Andhra Pradesh is situated in the south-east of India and is the seventh-largest state. The north-western portion of Andhra Pradesh was separated to form the new state of Telangana on 2 June 2014, and Hyderabad remains the acting capital of both Andhra Pradesh and Telangana states for a period of ten years. Andhra Pradesh has a coastline of 974 km – the second-longest coastline among the states of India, after Gujarat.
A few of the key indicators of the state: As per Sample Registration System 2015, the under-five mortality rate stands at 39 per 1000 live births while neonatal mortality rate stands at 24 per 1000. The maternal mortality ratio is 92 per 100,000 live births (Source: SRS 2011-2013). Based on the National Family Health Survey (NFHS) 4, 17.2 per cent of children under the age of five years are wasted and 4.5 per cent of children under age five are severely wasted. The rural sanitation coverage stands at 57 per cent (Source: Swachh Bharat Mission MIS). As per NFHS 4, 32.7 per cent women aged 20-24 years are married before the legal age of 18 years, which is higher than the national average. The prevalence of marriage among adolescent girls aged 15-19 years is higher among Scheduled Tribes than other communities.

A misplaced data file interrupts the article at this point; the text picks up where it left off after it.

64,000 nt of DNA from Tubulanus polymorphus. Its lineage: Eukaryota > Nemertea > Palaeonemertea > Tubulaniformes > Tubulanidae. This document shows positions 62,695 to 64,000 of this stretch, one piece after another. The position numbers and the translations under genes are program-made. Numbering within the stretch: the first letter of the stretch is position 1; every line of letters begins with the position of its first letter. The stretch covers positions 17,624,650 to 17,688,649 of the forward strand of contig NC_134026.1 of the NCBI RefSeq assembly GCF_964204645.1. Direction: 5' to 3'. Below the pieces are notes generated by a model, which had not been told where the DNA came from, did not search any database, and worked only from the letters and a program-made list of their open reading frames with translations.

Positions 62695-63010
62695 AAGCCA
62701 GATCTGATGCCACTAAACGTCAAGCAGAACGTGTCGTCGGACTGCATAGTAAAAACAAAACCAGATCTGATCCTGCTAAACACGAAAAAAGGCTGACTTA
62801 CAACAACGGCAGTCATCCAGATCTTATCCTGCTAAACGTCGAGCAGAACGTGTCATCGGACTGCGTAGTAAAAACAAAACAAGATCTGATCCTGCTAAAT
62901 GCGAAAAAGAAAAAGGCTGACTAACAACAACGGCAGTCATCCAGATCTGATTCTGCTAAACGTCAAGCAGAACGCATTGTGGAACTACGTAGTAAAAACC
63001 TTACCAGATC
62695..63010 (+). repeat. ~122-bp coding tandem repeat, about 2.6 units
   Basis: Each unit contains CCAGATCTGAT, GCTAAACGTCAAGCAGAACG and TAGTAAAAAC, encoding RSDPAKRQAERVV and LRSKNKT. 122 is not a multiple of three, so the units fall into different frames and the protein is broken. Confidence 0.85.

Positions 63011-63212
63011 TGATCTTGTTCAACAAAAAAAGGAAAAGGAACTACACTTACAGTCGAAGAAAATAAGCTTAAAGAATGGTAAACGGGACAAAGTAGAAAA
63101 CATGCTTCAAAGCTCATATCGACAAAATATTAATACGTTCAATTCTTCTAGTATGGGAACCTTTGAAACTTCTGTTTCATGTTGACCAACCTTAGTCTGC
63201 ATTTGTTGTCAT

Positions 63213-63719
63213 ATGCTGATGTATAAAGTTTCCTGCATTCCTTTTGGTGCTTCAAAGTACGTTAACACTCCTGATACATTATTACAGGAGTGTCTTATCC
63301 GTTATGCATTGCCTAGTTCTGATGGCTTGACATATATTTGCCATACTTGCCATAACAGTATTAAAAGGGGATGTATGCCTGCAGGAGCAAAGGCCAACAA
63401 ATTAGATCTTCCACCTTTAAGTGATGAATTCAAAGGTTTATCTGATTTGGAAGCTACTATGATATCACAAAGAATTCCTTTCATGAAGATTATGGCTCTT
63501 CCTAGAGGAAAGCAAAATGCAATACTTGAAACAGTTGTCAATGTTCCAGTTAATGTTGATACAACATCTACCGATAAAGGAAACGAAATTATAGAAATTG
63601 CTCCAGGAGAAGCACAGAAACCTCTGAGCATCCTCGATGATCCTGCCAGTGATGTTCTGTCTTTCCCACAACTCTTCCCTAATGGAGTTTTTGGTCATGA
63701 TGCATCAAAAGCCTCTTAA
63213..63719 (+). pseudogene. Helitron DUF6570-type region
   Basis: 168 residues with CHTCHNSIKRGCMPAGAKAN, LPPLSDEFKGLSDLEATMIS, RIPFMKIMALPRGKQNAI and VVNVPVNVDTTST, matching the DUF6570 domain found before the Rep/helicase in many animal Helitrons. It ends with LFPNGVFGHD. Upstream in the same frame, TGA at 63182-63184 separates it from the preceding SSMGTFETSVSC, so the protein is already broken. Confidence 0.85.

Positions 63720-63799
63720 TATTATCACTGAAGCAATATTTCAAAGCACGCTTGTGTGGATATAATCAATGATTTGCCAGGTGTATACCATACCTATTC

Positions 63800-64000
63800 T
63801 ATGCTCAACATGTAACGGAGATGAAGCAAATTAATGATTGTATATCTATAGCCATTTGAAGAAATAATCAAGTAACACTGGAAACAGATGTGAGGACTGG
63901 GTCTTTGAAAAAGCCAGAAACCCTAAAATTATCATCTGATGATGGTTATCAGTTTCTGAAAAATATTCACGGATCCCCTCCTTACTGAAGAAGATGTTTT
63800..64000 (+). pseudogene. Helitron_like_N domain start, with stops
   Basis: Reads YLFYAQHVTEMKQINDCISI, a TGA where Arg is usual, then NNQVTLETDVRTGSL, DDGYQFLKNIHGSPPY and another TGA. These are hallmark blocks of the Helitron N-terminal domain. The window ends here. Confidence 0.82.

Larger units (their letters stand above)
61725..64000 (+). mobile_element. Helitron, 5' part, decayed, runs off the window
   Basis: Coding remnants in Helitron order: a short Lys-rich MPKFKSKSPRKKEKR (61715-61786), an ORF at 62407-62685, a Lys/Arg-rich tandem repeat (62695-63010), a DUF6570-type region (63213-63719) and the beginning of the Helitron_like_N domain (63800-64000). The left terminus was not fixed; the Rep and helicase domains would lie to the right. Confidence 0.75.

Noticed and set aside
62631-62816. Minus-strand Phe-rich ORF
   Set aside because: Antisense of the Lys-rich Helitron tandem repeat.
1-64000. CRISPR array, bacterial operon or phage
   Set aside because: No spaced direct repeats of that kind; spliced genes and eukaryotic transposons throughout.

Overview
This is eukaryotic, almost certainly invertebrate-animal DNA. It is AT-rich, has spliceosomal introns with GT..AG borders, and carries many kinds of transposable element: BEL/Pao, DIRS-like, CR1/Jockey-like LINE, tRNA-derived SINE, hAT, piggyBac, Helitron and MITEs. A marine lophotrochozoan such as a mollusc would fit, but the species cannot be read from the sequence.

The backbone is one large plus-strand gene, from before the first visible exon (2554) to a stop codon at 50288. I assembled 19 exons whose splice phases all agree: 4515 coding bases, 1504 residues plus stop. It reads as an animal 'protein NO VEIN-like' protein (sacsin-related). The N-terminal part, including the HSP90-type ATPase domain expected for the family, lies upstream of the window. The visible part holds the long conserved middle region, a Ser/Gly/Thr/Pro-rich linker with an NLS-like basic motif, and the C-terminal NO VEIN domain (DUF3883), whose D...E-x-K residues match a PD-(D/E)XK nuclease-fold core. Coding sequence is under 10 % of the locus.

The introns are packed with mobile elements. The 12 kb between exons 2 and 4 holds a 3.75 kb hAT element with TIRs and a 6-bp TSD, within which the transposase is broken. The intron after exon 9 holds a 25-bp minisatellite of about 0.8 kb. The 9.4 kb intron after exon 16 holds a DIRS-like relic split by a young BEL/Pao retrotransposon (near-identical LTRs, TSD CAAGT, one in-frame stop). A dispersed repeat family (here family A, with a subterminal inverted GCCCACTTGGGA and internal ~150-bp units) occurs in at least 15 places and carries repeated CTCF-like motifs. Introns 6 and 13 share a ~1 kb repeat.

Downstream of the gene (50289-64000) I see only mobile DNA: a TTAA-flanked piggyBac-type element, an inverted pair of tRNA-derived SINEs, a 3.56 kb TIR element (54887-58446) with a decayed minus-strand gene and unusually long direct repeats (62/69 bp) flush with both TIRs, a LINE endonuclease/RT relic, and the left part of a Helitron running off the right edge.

In the last decade, significant achievements have been made in education, primary enrolment is near universal, participation in upper primary schools has increased and there are improvements in learning levels. At the same time, learning outcomes at Grade 5 and Grade 8 remain low. Andhra Pradesh, post bifurcation, is working towards setting up model schools, especially for girls despite a severe shortage of qualified personnel. The Annual Status of Education Report 2016 findings show that after 10 years, reading and arithmetic scores have improved in public-funded schools in the early grades.
The biggest differences between studying in a private school and a government school has been the poor learning outcome of students.
The state has created a platform for women’s economic participation through self-help groups and functions in both rural and urban areas. The state has taken some positive steps with the articulation of Vision Swarnandhra 2029 to drive social and economic policies and by notifying a state institute of transformation on the lines of NITI Aayog. The government has already operationalized the ‘SMART Village SMART Ward’ programme and a state Nutrition Mission.